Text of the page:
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What is Snapping Hip?

Aptly named, snapping hip describes a condition in which you feel a snap on the outside of your hip as you walk or run. This sensation of snapping is caused by a tight iliopsoas muscle or tensor fascia lata. These groups of muscles cross the hip as they pass from your thigh bone to your pelvis and when tight can cause pain. 

Symptoms of Snapping Hip

The primary symptom is the feel of snapping in your hip as you walk or run. It may happen frequently or just occasionally. 

Diagnosis of Snapping Hip

Your doctor will examine your hip and thigh likely asking you to move your leg forward while feeling the various muscle groups in that area.

Treatment for Snapping Hip

Since snapping hip is often caused by muscle imbalances, your doctor will give you exercises to both strengthen and stretch your hip and thigh muscles. If you are experiencing pain from snapping hip, you may be given a prescription for an anti-inflammatory medicine. (Note: Adults aged 65 years and older should not take non-steroidal anti-inflammatory medicine for more than seven days without a doctor’s approval.)

If you experience swelling or inflammation in the hip or surrounding muscles, your doctor may also recommend icing it for 20-30 minutes every 3-4 hours for a few days or until the pain goes away.

Prevention of snapping hip syndrome

You may prevent snapping hip by regularly stretching the muscles that cross the hip from thigh bone to pelvis. 

Common rehab exercises for Snapping Hip include:

Quad stretch: Brace yourself against a wall or chair back with one arm. With the other hand, grab the ankle of the opposite leg and pull your heel toward your buttocks. Don’t arch or twist your back. Keep your knees together. Hold for 15-30 seconds. Repeat 3 times on each side. 

Hamstring stretch on a wall: Lie on your back with your buttocks close to a doorway. Extend your legs straight in front of you and along the floor. Raise one leg and rest it against the wall next to the door frame. Your other leg will extend through the doorway. You should feel a stretch in the back of your elevated thigh. Hold for 15-30 seconds. Repeat 3 times on each side. 

Glute stretch: Also called the figure-four stretch. Lie on your back with both knees bent. Rest the ankle of one leg on the knee of your other leg. Grab the thigh of the bottom leg and pull that knee toward your chest. You will feel a stretch along your buttocks and possibly along the outside of your hip on the top leg. Hold for 15-30 seconds. Repeat 3 times on each side.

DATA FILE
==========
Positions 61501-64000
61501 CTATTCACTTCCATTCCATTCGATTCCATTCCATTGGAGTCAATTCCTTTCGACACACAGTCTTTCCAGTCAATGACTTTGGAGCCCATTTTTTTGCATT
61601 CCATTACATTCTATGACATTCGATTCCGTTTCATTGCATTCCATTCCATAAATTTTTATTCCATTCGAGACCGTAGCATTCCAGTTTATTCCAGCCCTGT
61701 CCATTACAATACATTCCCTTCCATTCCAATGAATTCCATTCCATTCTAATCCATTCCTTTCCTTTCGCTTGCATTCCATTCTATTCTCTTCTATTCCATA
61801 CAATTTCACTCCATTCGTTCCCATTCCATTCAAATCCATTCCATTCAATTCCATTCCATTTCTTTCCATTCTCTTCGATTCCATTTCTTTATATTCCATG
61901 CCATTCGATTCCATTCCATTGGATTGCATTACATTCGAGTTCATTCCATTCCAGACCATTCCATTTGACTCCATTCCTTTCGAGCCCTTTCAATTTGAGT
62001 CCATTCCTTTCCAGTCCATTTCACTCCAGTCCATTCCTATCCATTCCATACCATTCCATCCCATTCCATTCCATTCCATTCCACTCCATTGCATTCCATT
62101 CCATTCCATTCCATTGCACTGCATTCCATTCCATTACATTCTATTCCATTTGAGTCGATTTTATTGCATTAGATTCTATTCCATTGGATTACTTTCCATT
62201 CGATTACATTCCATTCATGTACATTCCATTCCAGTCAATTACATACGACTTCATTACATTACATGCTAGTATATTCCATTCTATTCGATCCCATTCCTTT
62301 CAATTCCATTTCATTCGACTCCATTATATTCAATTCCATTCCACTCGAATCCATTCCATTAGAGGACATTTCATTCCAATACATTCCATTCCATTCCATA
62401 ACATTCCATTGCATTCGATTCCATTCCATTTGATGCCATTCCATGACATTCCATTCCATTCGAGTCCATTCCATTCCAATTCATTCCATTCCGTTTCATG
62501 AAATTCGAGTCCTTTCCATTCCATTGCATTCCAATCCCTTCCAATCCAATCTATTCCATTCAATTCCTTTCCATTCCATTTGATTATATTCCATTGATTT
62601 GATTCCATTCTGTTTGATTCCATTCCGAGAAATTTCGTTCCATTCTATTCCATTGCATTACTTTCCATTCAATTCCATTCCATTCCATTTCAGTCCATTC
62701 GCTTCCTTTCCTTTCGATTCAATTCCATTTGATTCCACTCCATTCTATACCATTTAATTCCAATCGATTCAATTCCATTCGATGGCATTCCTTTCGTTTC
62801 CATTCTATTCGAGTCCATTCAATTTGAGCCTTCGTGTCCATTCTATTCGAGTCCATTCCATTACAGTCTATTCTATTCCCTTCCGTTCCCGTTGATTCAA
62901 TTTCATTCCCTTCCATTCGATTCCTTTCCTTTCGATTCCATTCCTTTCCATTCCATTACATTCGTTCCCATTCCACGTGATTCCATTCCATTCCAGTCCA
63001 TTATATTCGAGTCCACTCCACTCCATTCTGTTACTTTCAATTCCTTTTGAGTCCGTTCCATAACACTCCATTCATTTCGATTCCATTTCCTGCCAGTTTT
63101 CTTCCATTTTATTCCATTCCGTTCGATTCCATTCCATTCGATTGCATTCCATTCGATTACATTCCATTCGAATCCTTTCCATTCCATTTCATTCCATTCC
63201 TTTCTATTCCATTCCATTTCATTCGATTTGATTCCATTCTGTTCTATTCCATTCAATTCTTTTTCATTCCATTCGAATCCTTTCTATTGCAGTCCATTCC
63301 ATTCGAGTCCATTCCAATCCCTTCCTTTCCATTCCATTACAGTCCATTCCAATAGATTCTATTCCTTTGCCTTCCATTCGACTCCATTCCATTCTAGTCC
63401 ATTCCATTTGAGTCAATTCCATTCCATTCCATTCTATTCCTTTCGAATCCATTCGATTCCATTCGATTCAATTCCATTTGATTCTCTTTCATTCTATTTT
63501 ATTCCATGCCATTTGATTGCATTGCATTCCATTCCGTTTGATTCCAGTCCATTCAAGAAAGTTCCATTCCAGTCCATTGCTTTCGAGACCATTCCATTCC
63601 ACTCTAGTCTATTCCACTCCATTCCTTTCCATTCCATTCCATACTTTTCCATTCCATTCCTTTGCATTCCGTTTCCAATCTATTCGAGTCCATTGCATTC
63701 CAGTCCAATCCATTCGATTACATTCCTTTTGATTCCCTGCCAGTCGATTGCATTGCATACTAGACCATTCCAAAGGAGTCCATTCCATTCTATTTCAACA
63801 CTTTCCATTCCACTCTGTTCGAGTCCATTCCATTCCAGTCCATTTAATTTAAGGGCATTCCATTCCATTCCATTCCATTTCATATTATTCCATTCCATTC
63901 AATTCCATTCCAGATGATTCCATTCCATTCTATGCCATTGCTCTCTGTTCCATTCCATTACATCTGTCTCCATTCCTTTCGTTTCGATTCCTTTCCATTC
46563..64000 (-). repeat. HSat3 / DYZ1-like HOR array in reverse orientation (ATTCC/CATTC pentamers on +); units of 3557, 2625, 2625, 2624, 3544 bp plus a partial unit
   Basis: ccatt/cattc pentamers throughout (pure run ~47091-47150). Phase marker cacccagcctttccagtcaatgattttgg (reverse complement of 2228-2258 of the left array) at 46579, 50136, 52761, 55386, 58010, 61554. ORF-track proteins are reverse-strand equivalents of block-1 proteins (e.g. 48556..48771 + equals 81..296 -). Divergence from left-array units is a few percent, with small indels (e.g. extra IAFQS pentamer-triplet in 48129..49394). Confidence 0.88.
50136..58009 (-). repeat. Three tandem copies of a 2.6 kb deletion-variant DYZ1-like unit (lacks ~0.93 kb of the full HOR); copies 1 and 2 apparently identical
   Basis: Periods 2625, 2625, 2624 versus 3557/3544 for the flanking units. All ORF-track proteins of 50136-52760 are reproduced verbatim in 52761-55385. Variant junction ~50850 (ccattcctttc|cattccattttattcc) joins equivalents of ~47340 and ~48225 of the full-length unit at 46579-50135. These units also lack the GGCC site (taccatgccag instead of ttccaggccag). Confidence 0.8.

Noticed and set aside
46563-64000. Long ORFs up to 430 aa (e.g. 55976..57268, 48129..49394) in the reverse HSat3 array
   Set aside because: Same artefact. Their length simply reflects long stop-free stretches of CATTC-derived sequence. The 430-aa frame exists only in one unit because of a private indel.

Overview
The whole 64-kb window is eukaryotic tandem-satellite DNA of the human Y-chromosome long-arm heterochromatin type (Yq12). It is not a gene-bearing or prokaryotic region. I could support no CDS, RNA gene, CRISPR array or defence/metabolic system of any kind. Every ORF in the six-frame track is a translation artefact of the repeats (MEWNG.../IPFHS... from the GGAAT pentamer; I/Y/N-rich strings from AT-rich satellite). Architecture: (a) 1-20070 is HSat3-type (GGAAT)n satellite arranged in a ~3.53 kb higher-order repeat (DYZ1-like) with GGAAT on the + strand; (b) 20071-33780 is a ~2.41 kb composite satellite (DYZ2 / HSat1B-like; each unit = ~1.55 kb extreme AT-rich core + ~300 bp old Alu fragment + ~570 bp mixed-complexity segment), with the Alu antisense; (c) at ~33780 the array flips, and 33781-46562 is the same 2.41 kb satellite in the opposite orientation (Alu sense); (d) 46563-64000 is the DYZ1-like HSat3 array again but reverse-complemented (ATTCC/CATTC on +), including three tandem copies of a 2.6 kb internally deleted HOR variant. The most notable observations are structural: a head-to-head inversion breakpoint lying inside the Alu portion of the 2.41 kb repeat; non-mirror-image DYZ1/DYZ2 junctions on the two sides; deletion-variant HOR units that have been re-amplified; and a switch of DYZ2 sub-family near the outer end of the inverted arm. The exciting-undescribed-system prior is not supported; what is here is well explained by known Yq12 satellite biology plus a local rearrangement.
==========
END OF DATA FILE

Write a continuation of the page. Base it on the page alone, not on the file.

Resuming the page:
IT band stretch: Stand sideways near a wall. Place one hand on the wall for support. Cross the leg farthest from the wall over the other leg, keeping the foot closest to the wall stable. Lean your hips into the wall. You should feel a stretch along the hip closest to the wall. Hold for 15-30 seconds. Repeat 3 times on each side. 

Prone hip extension: Lie on your stomach with your legs straight out behind you. Your hands should be pressed on the floor near your rib cage. Tighten up your glutes (buttocks) and lift one leg off the floor about 8 inches while keeping your knee straight. Hold for 5 seconds and then lower your leg and relax. Do 3 sets of 10 on each side. 

Side-lying leg lift: Lying on your side, cradle your head in your lower arm and rest your upper arm wherever comfortable. People often find it useful to lightly brace the upper arm on the floor in front of your chest for balance. Tighten the front thigh muscles on your top leg. Keeping your legs straight, lift the top leg 8-10 inches away from the other leg – which remains on the floor. Hold for 5 seconds and then lower your leg and relax. Do 3 sets of 10 on each side. 

FAQ: When can I return to sports or activity?

If you return to full activity too soon, you risk worsening your injury or causing permanent damage. Recovery time is not determined by a set number of days or weeks but when your hip is recovered. In general, the longer you have symptoms before you start treatment, the longer it will take to heal. 

When you can progress thru this list, in order, you are likely ready to return to action:

  1. You have full range of motion in the injured hip as compared to the uninjured hip.
  2. You have full strength in the injured hip as compared to the uninjured hip.
  3. You can job straight ahead without pain or limping. 
  4. You can sprint straight ahead without pain or limping. 
  5. You can do 45-degree cuts, first at half speed and then at full speed. 
  6. You can do 20-yard figure eights, first at half speed and then at full speed. 
  7. You can do 90-degree cuts, first at half speed and then at full speed. 
  8. You can do 10-yard figure eights, first at half speed and then at full speed. 
  9. You can jump on both legs without pain and you can jump on the injured leg alone without pain.